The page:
The meaning of the fairy tale

I wanted to add some notes about my final dream / short story fairy tale I spoke about in my last post. I read it and realized that nobody would be able to understand how it defined my life.

The grandmother represents the Christian church I grew up in similar to how C.S. Lewis describes the allegorical character of Mother Kirk in his book Pilgrim’s Regress. This was a complete coincidence (or was it??) – I read Pilgrim’s Regress years later. The church told the stories (the Bible) about God (the princess), but only managed to put within me the desire. They were simply the messenger, and the stories were only stories, testimonies of something or someone beautiful and real.

Even after I came to believe in God, it was hard figuring out what to do with Him amidst the pulls of the world and culture around me. I was drawn to all the different kinds of pursuits a young, shy, and intellectual guy could find to do. I dove headfirst into the arts – drawing and painting, and literature: SF, the classics, and then spiritual books – mostly C.S Lewis and crowd (the Inklings), the sciences (astronomy and physics), and creative writing. Each new area I encountered, I would engorge myself on it. For instance, when I first got into fantasy and SF – I would read 2-3 200+ page books a week.

Each pursuit had something exciting about it, some mysterious quality that attracted me to it. But the closer I got to it, the more its mystery and exciting qualities seemed to wane. Eventually they would all settle into the role of comfortable pastimes rather than passionate pursuits. So I would jump and engorge myself on the next thing.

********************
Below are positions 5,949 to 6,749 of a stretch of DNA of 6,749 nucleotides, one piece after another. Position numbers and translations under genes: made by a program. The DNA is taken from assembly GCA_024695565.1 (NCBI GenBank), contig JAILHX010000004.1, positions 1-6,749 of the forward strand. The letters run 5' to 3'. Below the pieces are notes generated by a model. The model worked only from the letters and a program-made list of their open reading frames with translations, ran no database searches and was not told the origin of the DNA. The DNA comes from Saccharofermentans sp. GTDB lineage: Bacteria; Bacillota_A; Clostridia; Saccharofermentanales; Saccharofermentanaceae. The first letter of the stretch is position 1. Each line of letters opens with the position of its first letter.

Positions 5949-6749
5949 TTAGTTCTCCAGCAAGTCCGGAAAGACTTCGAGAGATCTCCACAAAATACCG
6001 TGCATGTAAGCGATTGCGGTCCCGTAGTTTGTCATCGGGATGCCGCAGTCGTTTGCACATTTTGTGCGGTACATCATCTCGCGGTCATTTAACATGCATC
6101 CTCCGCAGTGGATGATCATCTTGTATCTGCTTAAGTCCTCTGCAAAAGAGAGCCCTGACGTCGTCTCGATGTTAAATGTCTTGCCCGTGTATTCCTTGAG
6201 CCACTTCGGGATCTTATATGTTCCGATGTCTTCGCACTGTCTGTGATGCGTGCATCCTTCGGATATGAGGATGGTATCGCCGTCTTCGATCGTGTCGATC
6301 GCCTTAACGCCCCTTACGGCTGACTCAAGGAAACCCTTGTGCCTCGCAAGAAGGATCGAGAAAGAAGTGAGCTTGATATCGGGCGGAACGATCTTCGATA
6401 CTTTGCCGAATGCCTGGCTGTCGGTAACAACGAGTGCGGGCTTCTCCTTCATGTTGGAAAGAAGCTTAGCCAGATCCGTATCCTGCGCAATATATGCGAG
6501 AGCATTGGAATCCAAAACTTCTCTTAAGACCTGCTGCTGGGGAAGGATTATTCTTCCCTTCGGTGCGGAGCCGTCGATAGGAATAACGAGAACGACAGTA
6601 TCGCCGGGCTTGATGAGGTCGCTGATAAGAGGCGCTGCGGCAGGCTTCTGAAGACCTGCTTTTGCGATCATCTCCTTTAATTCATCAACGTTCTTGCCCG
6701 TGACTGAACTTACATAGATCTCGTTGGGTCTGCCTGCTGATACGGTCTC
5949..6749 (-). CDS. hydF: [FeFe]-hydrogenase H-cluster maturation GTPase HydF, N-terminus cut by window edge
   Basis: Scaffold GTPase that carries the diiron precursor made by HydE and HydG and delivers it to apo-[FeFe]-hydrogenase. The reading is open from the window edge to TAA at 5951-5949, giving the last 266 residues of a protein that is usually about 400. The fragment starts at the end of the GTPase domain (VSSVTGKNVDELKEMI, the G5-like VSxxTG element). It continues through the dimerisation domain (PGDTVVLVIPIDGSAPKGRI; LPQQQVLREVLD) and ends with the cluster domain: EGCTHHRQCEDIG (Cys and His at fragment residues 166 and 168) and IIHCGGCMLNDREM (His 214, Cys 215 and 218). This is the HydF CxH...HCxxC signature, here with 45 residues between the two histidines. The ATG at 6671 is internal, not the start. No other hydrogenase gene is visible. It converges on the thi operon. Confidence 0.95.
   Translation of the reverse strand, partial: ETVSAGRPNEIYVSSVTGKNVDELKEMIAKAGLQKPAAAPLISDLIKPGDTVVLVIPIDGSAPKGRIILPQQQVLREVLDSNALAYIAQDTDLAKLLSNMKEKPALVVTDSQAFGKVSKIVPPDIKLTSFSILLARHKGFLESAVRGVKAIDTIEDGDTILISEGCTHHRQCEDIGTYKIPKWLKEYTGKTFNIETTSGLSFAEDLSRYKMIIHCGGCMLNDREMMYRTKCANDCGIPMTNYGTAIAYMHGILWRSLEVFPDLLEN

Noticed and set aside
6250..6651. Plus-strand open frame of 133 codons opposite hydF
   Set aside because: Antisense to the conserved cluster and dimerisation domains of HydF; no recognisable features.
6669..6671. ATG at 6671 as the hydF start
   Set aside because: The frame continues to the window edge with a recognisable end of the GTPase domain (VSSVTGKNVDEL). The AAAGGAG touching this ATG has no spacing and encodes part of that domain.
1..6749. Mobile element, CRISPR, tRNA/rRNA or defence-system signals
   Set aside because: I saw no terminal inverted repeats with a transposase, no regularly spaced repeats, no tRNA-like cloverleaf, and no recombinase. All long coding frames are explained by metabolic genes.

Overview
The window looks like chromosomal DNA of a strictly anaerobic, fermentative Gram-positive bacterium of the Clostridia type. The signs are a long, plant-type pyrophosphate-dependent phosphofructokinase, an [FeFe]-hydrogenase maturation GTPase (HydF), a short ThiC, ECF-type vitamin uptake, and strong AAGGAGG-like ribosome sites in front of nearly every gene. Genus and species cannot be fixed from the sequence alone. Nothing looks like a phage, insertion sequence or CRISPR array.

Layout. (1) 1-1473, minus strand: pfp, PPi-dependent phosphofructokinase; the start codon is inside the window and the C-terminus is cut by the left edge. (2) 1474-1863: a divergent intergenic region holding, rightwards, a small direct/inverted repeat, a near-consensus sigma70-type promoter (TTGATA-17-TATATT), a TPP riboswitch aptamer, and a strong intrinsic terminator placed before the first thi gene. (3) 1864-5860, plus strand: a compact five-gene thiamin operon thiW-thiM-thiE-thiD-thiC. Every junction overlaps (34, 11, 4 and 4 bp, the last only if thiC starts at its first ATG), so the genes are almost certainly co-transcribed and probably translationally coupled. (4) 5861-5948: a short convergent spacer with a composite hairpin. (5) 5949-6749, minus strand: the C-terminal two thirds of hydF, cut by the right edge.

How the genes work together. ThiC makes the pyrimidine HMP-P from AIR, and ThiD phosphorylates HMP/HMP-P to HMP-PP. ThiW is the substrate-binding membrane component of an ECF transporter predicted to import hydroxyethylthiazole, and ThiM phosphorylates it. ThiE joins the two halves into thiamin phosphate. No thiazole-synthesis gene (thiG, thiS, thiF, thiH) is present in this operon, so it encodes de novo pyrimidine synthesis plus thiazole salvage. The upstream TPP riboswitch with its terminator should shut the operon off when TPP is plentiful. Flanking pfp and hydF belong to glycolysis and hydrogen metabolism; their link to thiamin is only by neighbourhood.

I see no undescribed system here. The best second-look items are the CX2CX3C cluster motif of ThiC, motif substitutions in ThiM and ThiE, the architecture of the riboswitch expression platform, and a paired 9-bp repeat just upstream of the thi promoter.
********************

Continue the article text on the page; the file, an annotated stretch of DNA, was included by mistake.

I finally reached a point where I felt I had thoroughly investigated all pursuits that interested me. Writing, reading fantasy and SF literature, apologetic and spiritual literature, science and theoretical physics, a great web design career, a nice car, and a great apartment. The only thing I was missing from my experiences that I longed to have was a romantic relationship. I never had a serious relationship with anyone, never had a girlfriend, never had any sexual experiences with anyone, ever, and now I was 23 years old (this was 8 years ago). This thought dawned on me that night as I paced around my apartment:

When you do find a romantic relationship, guess what’s going to happen? It will be fun for a while, but in the end, it won’t be what you’re looking for either…